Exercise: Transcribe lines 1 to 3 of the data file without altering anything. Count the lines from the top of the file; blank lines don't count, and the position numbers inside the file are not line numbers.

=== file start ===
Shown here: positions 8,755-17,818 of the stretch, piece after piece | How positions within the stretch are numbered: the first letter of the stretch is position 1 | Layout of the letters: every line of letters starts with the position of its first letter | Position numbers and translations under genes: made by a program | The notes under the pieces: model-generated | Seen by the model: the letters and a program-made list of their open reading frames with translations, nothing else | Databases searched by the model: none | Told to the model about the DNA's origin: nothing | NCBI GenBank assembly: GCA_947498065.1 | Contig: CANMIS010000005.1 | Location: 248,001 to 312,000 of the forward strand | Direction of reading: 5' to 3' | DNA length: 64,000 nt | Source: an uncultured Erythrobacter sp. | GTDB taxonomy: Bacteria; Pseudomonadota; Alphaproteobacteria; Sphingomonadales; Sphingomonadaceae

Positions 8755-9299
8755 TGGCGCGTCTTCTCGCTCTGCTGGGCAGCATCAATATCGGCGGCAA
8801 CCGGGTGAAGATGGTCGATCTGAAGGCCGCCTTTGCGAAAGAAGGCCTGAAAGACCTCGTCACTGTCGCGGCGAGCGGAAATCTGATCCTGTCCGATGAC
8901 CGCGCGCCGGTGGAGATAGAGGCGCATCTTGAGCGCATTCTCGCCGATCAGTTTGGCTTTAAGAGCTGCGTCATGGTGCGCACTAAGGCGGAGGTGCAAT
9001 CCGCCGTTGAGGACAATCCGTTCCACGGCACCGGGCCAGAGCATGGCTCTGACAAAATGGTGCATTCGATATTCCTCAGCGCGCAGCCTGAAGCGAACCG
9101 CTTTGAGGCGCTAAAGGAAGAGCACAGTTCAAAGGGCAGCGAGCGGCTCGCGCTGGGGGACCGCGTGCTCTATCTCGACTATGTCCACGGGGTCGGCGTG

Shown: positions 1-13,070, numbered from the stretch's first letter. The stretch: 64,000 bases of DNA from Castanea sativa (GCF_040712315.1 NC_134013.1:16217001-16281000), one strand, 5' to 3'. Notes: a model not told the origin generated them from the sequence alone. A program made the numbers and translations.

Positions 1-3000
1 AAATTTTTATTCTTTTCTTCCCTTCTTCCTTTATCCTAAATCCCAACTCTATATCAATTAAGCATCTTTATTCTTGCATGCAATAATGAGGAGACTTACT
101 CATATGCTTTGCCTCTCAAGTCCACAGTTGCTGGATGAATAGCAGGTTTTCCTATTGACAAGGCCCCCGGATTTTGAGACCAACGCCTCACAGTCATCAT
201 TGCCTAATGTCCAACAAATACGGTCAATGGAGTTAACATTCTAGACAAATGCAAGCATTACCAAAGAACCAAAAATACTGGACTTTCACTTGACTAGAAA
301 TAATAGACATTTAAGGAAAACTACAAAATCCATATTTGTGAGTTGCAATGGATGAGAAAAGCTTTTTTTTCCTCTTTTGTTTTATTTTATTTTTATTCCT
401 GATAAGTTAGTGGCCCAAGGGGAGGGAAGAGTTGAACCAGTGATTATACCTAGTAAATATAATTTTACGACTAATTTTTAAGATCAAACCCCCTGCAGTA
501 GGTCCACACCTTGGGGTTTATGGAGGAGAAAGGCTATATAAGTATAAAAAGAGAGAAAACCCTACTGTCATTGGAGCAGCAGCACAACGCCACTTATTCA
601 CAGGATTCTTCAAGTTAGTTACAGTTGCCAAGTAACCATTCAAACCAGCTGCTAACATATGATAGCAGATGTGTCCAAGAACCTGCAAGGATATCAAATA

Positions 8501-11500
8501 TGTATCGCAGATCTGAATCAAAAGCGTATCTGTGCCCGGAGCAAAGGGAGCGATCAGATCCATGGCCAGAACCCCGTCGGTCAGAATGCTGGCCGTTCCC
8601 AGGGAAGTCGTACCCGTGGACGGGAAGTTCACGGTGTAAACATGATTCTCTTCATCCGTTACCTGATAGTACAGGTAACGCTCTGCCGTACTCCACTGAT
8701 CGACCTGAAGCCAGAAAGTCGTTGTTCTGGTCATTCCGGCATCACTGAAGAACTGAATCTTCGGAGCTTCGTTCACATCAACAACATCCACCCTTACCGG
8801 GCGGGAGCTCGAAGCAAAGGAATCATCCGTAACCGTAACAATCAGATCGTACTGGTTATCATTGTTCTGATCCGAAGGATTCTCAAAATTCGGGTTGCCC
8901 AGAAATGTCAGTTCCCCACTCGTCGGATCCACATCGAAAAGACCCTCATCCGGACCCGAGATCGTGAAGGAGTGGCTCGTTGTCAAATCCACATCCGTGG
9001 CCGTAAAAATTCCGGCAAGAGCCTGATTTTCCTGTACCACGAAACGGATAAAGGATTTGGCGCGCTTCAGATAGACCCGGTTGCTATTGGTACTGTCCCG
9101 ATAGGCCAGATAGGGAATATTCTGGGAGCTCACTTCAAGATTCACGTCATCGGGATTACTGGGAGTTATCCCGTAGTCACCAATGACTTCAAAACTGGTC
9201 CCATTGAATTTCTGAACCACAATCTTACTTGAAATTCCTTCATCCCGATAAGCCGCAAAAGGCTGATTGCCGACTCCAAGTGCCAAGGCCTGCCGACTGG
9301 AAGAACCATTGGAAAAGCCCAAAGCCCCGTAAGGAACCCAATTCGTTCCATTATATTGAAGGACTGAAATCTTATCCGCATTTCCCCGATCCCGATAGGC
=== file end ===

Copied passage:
Shown here: positions 8,755-17,818 of the stretch, piece after piece | How positions within the stretch are numbered: the first letter of the stretch is position 1 | Layout of the letters: every line of letters starts with the position of its first letter | Position numbers and translations under genes: made by a program | The notes under the pieces: model-generated | Seen by the model: the letters and a program-made list of their open reading frames with translations, nothing else | Databases searched by the model: none | Told to the model about the DNA's origin: nothing | NCBI GenBank assembly: GCA_947498065.1 | Contig: CANMIS010000005.1 | Location: 248,001 to 312,000 of the forward strand | Direction of reading: 5' to 3' | DNA length: 64,000 nt | Source: an uncultured Erythrobacter sp. | GTDB taxonomy: Bacteria; Pseudomonadota; Alphaproteobacteria; Sphingomonadales; Sphingomonadaceae

Positions 8755-9299
8755 TGGCGCGTCTTCTCGCTCTGCTGGGCAGCATCAATATCGGCGGCAA